Allow me to take you on a journey of my little quirks which only present themselves while behind a computer screen.
During my World of Warcraft days, it took effort not to refer to myself in the third person.
“Kate waves hello.”
“Kate would like a slice of pizza.”
When you emoted in game as much as I did, the language of the game wanted to rewrite my thirty years of proper communication. Luckily, it didn’t happen very often.
Then came the Battlefield series of games. No flag pole in my town was safe from the thought that I must first change the colors and defend it with my life. It was only when the Old Glory was in my rear-view mirror that I snapped back into reality.
Then came the incredibly lucid dreams from which I could not wake. Instead of experiencing any game with a buffer of keyboard and screen, my horrifically calculating subconscious placed me in the stories. There I was, decapitating zombies with the pull of shotgun trigger or wiping Boomer bile off my clothes. Other dreams included following behind a heavy from Team Fortress 2 and hitting invincibility with my medic gun, only to be stabbed in the back by a spy or set on fire by a fire happy pyro. “You did well!”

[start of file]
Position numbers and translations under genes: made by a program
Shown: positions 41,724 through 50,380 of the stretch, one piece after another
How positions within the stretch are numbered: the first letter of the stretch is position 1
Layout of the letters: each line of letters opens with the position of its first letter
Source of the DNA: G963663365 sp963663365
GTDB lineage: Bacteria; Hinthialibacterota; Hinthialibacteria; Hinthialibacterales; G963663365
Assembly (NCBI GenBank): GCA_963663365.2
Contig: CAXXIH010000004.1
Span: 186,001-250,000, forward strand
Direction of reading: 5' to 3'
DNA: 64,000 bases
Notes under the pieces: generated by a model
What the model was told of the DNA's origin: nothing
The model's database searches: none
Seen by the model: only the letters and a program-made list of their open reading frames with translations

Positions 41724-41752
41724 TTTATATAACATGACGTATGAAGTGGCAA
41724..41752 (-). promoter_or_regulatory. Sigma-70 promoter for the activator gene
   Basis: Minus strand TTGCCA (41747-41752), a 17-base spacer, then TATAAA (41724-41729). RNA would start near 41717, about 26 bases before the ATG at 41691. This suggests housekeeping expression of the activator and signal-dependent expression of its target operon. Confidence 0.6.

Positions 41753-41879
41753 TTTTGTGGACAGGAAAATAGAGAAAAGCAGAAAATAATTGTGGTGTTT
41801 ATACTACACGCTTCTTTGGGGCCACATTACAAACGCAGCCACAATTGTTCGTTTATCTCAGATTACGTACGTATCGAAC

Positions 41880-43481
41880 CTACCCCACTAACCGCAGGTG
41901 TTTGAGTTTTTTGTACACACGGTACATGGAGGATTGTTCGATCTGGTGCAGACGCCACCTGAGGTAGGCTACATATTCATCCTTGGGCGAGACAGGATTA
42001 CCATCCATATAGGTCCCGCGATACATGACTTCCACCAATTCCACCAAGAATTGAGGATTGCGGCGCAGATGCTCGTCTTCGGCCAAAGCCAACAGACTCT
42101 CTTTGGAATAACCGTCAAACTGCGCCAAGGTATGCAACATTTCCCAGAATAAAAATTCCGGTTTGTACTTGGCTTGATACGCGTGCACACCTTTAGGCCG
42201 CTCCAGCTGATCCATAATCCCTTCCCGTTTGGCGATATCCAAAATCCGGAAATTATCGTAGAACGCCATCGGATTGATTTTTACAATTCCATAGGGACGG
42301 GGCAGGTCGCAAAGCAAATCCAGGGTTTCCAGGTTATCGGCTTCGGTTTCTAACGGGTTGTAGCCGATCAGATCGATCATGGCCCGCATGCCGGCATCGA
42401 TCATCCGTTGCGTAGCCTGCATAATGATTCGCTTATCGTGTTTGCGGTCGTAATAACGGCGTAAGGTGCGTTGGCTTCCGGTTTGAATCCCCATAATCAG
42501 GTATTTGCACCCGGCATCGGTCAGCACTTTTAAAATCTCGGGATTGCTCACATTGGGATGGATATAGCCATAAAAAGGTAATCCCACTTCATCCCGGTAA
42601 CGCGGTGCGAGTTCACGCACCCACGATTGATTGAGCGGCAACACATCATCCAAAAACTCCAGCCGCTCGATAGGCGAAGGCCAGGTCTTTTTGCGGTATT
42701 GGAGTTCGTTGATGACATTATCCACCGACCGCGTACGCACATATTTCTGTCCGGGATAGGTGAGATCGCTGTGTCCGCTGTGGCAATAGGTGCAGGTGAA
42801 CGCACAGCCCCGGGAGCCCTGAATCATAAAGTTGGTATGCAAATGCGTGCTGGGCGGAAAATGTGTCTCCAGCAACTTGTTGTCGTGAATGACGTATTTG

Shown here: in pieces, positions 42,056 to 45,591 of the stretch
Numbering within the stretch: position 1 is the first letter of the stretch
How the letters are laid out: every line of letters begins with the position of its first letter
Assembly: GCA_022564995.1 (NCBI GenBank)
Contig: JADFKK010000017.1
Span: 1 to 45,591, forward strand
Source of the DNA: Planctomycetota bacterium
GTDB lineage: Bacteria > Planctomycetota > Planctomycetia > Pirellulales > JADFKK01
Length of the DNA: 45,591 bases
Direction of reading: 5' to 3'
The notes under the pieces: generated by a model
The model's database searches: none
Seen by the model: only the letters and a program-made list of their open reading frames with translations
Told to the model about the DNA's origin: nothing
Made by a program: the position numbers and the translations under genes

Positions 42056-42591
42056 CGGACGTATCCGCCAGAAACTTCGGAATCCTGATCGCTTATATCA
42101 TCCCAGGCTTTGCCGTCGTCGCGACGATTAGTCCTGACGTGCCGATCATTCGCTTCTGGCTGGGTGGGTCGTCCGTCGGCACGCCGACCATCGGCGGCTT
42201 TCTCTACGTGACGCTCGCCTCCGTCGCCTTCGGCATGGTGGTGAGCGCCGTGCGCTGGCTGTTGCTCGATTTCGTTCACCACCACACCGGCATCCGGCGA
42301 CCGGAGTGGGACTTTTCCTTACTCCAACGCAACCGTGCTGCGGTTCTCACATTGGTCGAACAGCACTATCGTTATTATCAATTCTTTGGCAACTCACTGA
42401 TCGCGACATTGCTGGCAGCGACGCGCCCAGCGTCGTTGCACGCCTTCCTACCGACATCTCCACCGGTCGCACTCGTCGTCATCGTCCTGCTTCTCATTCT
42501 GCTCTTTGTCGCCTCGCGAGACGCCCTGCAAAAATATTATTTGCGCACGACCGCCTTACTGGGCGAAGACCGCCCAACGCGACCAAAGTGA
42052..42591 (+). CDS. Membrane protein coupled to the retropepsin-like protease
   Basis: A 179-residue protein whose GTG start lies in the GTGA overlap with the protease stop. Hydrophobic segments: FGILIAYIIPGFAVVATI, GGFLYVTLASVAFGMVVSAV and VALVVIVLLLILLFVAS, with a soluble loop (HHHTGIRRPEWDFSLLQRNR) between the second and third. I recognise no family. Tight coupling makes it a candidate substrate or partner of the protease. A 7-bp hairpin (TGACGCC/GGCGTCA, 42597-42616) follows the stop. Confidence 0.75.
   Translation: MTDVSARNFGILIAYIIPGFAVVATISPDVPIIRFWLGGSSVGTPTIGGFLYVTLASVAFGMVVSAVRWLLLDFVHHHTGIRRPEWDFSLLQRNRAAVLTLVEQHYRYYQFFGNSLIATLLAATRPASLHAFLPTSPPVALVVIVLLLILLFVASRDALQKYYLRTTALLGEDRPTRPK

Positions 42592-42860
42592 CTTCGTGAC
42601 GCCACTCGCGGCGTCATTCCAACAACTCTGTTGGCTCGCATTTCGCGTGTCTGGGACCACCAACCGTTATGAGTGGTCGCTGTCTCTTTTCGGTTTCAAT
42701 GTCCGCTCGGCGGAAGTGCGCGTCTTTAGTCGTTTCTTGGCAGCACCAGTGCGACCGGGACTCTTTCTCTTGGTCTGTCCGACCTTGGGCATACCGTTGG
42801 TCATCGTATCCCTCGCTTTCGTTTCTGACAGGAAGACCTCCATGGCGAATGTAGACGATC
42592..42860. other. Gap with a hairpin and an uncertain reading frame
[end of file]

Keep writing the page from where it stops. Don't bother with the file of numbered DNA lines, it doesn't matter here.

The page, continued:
Borderlands presented a different crazy; chests. No, not the pretty bosoms of Lilith or Mad Moxxi. I had to open every single locker, washing machine, lunch box, toilet and treasure box the game put in front of me. Conversations like this were common fare when playing co-op with friends:
“Uh, I don’t know, she was here a minute ago. We gonna fight this monster or what?”
“Oh sorry guys, I was trying to get to that red chest up on the ledge. I sorta fell.”
Mass Effect and the sequel presented a clear case of OCD with planet visits and scanning for resources. I pretty much strip-mined every planet that I came across. There were moments where I felt guilty, wondering if I’d get a message across my screen that the citizens of a raped world were coming after my ass, but alas, there was no penalty in the game for being greedy.
Kate will not speak about Torchlight though. (Dammit!) That game just enables treasure compulsion on so many levels. There is an actual achievement for breaking as many barrels you can.
I hate you video game developers.
So tell me I’m not alone in my video game neuroses. Have you ever experienced anything similar? Has any game left you frustrated that you didn’t complete all the available quests? Do you feel compelled to play through a game more than once?
The Doctor is in.